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no. 311

Saturday, 30 August 2003

A Chinese Honeymoon,
Strand Theatre, London, 5 October 1901

A Chinese Honeymoon

The score cover for A Chinese Honeymoon
featuring a portrait by W. George after a photograph by Bassano, London,
of Beatrice Edwards as Soo Soo, The Emperor's Niece.

(lithograph by H.G. Banks, printed for the copyright holders, Hopwood & Crew Ltd, London, 1901)

George Dance's highly successful musical comedy, A Chinese Honeymoon, with music by Howard Talbot, was first produced at the Theatre Royal, Hanley, Staffordshire, on 16 October 1899, and then toured England and Scotland for much of the next two years. (For details, see Kurt Gänzl, The British Musical Theatre, The Macmillan Press Ltd, Houndmills and London, 1986, vol.I, pp.724-726). Of the original touring cast only Lionel Rignold as Mr Pineapple made it to London where he was eventually replaced by Arthur Williams. The first of the touring Mrs Pineapples was Florence Wilton; the part was also played by Fanny Wright and Violet Raymaur. In London Mrs Pineapple was first played by Ellas Dee, understudied by Fanny Wright, and then succeeded in turn by Marie Dainton and Gracie Leigh. Picton Roxburgh, the tallest actor on the English stage, took the part of Hang Chow, The Emperor, in London, a part he had played on tour in succession to Richard Saker. Soo Soo, The Emperor's Niece, was first played on tour by Violet Dene; in London the part was assumed by Beatrice Edwards who, leaving the company, was succeeded at various times by Lily Elsie (when she introduced the hit song, 'Egypt'), Kate Cutler and Mabel Nelson. The comic female role of Fi-fi was originated on tour by Kate Howell, succeeded by Lillie Vernon and Lillie Soutter; in London it was played by the popular Louie Freear and then by Hilda Trevelyan.

A Chinese Honeymoon ran at the Strand Theatre for 1,075 performances, closing on 23 May 1904. For further information, follow these links: London, New York.

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The first London cast was as follows:

Hang Chow (Emperor of Ylang Ylang) Picton Roxborough
Chippee Chop (Lord Chancellor) E. Boyd-Jones
Hi Lung (Lord High Admiral) Percy Clifton
Tom Hatherton Leslie Stiles
Mr Pineapple Lionel Rignold
Florrie (a bridesmaid to Mrs P) Fay Wentworth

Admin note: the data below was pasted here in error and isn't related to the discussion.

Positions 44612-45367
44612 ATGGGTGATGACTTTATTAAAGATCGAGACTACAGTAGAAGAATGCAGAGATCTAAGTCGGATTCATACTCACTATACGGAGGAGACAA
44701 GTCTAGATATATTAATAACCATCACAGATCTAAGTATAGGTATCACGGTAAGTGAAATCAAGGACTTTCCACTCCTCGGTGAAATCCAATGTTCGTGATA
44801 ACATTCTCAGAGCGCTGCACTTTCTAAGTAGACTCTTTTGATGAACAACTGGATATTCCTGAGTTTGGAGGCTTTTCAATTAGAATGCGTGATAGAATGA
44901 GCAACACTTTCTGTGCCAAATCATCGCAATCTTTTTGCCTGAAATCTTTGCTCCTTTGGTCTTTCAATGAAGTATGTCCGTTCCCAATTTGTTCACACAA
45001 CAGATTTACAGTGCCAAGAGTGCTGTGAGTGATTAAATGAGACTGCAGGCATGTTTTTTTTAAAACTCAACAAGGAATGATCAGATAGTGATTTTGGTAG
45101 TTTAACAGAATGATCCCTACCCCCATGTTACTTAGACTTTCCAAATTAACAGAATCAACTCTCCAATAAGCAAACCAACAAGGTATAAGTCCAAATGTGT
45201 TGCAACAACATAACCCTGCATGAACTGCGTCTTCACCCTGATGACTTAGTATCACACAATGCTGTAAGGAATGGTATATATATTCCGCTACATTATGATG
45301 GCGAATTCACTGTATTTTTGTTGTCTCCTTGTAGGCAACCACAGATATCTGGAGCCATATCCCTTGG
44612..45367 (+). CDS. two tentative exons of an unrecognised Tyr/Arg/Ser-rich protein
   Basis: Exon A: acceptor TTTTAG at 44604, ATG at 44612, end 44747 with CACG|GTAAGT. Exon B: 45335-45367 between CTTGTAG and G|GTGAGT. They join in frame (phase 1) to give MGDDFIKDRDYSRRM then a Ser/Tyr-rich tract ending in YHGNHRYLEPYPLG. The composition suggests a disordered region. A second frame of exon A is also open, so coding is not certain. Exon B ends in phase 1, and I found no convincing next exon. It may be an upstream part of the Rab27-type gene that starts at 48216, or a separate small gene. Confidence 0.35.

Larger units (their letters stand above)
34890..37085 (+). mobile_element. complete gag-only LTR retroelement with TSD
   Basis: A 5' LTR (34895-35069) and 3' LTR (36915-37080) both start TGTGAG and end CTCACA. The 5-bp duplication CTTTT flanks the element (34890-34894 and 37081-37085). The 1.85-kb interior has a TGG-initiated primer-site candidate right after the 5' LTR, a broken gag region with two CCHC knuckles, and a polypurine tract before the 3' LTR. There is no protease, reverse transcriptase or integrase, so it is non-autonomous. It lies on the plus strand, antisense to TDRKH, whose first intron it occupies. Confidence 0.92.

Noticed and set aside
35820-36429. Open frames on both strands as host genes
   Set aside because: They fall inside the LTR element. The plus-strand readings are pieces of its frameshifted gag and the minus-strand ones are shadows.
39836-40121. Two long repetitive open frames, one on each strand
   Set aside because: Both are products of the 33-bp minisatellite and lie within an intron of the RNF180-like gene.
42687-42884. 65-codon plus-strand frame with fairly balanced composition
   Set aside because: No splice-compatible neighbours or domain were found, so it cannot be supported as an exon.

Violet (a bridesmaid to Mrs P) Blanche Thorpe
Millie (a bridesmaid to Mrs P) Rosie Edwardes
Gertie (a bridesmaid to Mrs P) Florence Burdett
Mrs Brown (official mother-in-law) Miss M.A. Victor
Yen Yen (maid of honour to Soo Soo) Jessica Lait
Sing Sing (maid of honour to Soo Soo) Fanny Wright
Mi Mi (a waitress) Madge Temple
Soo Soo (the Emperor's neice) Beatrice Edwards
Mrs Pineapple Ellas Dee
Fi Fi (waitress at the hotel) Louie Freear

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'The playgoing public owes many a debt to Mr. W.S. Gilbert, and it is particularly grateful to him for having discovered, for stage purposes, the land of the Mikado. Countless thousands, if not millions, of theatre-goers and music lovers have found enjoyment in all parts of the world in the delightful comic opera which brought forth the full brilliance of its witty author and inspired Sir Arthur Sullivan in the composition of some of the very best music which ever emanated from his gifted brain. Again, but for the piece in question, it is doubtful if we should have had the gay and tuneful Geisha [Daly's, London, 25 April 1896] or the clever and melodic San Toy [Daly's, London, 21 October 1899]. So that, directly and indirectly, we owe much indeed to the author and composer of The Mikado [Savoy, London, 14 March 1885]. Our indebtedness is further increased by A Chinese Honeymoon, which is suggestive of the method of Mr. Gilbert even if it does not remind one of the unceasing melody and the musicinaly skill of Sir Arthur Sullivan. The scene is laid in China at the present time, and the story is sufficiently whimsical and the various complications are undoubtedly funny although – a pardonable fault in comic opera – they are decidedly extravagant. The Emperor seeks a bride who will marry him "for himself alone," so he despatches an English skipper, who has been promoted to the post of Lord High Admiral of the Chinese fleet, in search of the paragon in question. But the conditions are rather hard, for the high state of the Emperor is withheld and the unlucky admiral has to pretend that he represents a billposter.